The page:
Nursing@USC Blog


Know Your Rights: Encouraging Undocumented Immigrants to Seek Health Care

California's medical providers serve approximately 25 percent of the nation's undocumented population. Their advice? “Enroll, use the services available, know your rights and stay informed.”

Opening Doors for America’s Marginalized Native Youth

Over 35 years in the making, the Desert Sage Youth Wellness Center just opened its doors to American Indian and Alaska Native youth of Southern California. We spoke to the California Indian Health Service's Health Systems Administrator to find out what it takes to provide behavioral health services for the nation's newest Youth Regional Treatment Center.  

Achieving a Future of Global Health Literacy

Health literacy measures how people access, understand and apply health information to their lives. Though the description is simple, the process of promoting health literacy becomes complex when applied to the global population. So how exactly do we turn big ideas into focused efforts? Nursing@USC asked experts in the public health space to discuss. 

 

How Nurses are Making a Difference in Public Health

As front-line clinicians, nurses are ideal advisers to policymakers because they observe the opportunities and challenges faced by patients and providers daily, if not hourly. Of the many inspiring RNs in our nation, we're highlighting a few who have applied their unique clinical insight and advocacy experience to help shape public health policy through government, education and public service.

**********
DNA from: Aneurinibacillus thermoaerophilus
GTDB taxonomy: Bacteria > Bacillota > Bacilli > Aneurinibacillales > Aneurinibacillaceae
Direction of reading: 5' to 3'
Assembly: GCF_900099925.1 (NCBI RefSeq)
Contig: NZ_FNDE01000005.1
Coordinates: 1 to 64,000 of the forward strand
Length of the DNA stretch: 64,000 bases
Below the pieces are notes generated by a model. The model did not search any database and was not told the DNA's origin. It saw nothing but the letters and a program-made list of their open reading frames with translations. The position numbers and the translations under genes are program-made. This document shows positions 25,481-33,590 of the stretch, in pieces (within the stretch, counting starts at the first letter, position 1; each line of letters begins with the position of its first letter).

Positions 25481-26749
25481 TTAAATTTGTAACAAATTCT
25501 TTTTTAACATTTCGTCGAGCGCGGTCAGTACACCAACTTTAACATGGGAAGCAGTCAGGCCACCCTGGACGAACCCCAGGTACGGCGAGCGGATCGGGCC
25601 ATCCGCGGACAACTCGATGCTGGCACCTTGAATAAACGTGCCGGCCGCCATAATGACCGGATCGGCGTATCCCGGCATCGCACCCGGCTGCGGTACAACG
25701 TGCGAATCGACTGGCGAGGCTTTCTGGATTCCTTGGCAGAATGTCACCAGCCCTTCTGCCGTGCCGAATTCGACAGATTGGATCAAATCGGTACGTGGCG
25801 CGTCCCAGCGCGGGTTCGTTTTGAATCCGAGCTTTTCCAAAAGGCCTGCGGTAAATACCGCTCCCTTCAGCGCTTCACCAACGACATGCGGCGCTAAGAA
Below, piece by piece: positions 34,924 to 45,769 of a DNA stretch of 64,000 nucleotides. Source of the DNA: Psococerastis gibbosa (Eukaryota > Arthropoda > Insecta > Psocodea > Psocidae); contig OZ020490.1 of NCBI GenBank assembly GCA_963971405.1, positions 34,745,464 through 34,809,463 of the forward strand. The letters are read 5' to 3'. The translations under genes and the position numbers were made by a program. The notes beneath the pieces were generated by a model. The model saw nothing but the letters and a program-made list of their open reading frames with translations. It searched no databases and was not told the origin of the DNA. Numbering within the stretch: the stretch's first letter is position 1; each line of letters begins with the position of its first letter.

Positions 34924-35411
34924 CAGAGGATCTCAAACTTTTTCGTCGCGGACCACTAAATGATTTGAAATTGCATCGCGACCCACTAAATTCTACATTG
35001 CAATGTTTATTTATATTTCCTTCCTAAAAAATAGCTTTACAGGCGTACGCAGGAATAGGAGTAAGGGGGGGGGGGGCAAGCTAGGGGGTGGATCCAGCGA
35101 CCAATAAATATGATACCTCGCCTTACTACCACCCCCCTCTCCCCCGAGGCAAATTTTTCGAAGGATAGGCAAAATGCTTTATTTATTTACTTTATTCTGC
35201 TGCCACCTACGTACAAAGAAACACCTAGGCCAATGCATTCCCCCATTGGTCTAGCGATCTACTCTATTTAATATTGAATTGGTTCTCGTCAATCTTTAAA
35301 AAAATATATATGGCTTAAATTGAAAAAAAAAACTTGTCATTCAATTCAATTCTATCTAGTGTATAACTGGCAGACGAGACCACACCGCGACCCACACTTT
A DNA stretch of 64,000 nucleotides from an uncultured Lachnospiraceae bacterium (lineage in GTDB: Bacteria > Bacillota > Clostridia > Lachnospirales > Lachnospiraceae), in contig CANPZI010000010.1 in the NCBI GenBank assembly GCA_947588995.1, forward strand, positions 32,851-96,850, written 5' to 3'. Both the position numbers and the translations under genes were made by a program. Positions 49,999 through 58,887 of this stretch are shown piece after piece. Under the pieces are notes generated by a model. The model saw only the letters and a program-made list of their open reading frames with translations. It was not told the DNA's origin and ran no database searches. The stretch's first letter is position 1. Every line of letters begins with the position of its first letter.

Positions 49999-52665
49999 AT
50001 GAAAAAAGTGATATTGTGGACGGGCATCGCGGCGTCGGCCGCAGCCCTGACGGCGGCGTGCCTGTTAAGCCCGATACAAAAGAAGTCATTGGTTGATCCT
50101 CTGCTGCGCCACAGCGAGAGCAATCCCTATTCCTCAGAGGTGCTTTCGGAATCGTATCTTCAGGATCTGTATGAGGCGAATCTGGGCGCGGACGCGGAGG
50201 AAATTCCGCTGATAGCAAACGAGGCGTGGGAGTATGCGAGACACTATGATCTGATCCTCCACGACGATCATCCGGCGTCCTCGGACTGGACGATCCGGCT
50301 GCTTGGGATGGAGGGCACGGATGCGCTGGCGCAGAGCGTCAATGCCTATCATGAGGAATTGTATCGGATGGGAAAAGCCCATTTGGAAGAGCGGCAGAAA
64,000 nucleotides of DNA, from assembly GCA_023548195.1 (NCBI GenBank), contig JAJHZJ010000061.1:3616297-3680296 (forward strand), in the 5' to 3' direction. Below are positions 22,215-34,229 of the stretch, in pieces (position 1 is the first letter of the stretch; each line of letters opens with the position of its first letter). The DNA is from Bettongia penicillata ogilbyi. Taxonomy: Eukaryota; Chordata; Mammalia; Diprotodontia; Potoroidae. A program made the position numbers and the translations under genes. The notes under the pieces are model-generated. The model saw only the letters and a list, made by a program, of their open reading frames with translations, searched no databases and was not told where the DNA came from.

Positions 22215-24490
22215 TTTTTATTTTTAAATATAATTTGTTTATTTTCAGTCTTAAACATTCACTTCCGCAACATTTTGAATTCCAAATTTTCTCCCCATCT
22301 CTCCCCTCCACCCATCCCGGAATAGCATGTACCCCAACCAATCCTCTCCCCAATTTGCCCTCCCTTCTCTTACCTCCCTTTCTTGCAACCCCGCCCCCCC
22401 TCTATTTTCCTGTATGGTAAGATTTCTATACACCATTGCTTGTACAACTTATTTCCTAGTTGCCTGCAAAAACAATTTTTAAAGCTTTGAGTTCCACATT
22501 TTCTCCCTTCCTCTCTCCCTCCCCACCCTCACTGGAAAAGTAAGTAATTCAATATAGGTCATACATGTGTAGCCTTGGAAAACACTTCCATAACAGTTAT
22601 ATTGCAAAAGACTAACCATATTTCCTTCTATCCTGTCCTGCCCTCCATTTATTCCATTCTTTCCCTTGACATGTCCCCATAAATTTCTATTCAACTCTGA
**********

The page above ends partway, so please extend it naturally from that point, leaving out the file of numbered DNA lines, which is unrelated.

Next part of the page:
Tackling Alcohol Dependency in Older Women

Alcohol dependency is often overlooked in older adults, especially women, whose symptoms often go undiagnosed by medical providers and caregivers. Nursing@USC Professor Dr. Benita Jeanne Walton-Moss — who has conducted research for her publication “Alcohol Use and the Older Woman” — says there is a profound need for health literacy surrounding alcohol dependency. 

A Century of Smoking in Women's History

As the role of women in American society has evolved, so too have trends around cigarette and tobacco use. In the United States, even though female smoking is at a record low — roughly 14 percent of adult women are current smokers — smoking-related illnesses cause approximately 178,000 premature deaths among women, according to the Centers for Disease Control and Prevention.